CEO Forum Provides Chance to Discuss Challenges of Leadership – and Solutions
The benefits of association are – according to much of the literature on foundation philanthropy – among the most powerful tools for learning and professional development in the field. Interaction with colleagues offers valuable opportunities for building networks that are useful over the long term. SECF’s recent CEO Forum, held last week in Charleston, South Carolina, was no exception.
More than 40 foundation chief executives gathered over two days to study, reflect and share their experiences and thoughts on the future of philanthropy in the United States. Phil Buchanan, president of the Center for Effective Philanthropy, discussed the findings of one of the Center’s recent research projects, The Future of Foundation Philanthropy: The CEO Perspective. The survey data, collected from foundation leaders across the country, provided the perfect backdrop for helping us think about our own effectiveness.
Among the findings were a perception that we could be doing more than we are, that our impact could be greater and that we have control over our perceived barriers. The personal reflections of national foundation leaders contained in the report reminded us that we are not alone in our challenges and opportunities for growth and impact. Our colleagues share many of the same challenges, though our roles in our communities vary widely. Some of us are seasoned and some are new to the role and to the field. That mix of experience and fresh perspective enriched the conversations.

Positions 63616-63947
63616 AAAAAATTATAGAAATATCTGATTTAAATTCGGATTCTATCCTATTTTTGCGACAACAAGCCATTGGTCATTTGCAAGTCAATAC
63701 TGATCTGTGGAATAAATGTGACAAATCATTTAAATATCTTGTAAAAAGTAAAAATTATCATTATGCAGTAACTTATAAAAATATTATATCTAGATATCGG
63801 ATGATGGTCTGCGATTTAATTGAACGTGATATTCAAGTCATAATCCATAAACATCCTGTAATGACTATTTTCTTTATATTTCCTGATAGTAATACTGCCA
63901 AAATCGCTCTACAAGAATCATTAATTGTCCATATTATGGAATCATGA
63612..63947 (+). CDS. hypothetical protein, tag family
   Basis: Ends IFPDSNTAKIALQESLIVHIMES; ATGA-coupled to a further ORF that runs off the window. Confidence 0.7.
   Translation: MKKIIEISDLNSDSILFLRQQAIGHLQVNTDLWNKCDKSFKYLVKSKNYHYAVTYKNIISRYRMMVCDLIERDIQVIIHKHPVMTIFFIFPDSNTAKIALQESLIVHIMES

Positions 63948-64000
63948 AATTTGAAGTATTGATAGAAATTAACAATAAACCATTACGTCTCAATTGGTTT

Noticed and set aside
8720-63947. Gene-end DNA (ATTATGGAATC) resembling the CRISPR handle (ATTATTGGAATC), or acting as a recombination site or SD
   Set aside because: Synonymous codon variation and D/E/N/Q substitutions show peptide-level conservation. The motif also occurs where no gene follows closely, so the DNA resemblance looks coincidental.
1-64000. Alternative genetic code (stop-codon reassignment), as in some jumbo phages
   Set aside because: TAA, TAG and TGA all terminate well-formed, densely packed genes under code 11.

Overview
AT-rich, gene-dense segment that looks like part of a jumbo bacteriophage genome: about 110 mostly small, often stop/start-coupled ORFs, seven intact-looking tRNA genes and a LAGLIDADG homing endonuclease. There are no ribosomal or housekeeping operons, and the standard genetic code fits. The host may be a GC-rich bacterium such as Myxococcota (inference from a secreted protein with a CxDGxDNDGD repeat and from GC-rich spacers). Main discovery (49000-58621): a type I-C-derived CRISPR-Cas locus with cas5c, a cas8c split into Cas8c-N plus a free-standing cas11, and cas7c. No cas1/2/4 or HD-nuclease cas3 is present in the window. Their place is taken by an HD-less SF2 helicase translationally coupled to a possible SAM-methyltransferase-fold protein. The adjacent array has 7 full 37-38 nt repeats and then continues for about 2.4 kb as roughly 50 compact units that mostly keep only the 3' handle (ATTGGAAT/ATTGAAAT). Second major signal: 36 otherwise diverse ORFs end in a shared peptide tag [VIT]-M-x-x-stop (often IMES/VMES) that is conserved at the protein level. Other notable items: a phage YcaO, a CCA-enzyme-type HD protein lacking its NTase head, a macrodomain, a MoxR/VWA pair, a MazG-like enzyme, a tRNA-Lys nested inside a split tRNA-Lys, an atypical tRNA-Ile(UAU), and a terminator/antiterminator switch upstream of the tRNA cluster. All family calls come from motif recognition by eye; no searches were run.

The South faces some difficult issues (equity, food insecurity, education attainment, for example) that all of us wrestle with one way or another. With great honesty and humility, we shared many of our internal and external barriers that make this work difficult at times – and we offered ideas for overcoming them. Some of us deal with challenges of board engagement, cultures of complacency, fear of failure, alignment of goals and connecting with those we seek to help.
Yet as easily as the challenges were brought forth, the opportunities also seemed abundant. Collaboration with other funders, convening the right people at the time, shaping public policy, being thought leaders and listening to constituents – all these hold great promise for improved effectiveness and increased impact in our work and in our communities. Story after story about how we tackle these challenges inspired us, gave us new perspective and gave us hope. As tough as the issues are, we continue to learn, to develop new strategies and to engage in new ways.
Most of all, we found encouragement from each other. What we have in common is a desire to share, learn, offer input and even to permit a little humor when appropriate. We may not have all the answers, but we have a tremendous network. I plan to stay connected.
Mason Rummel is president of the James Graham Brown Foundation.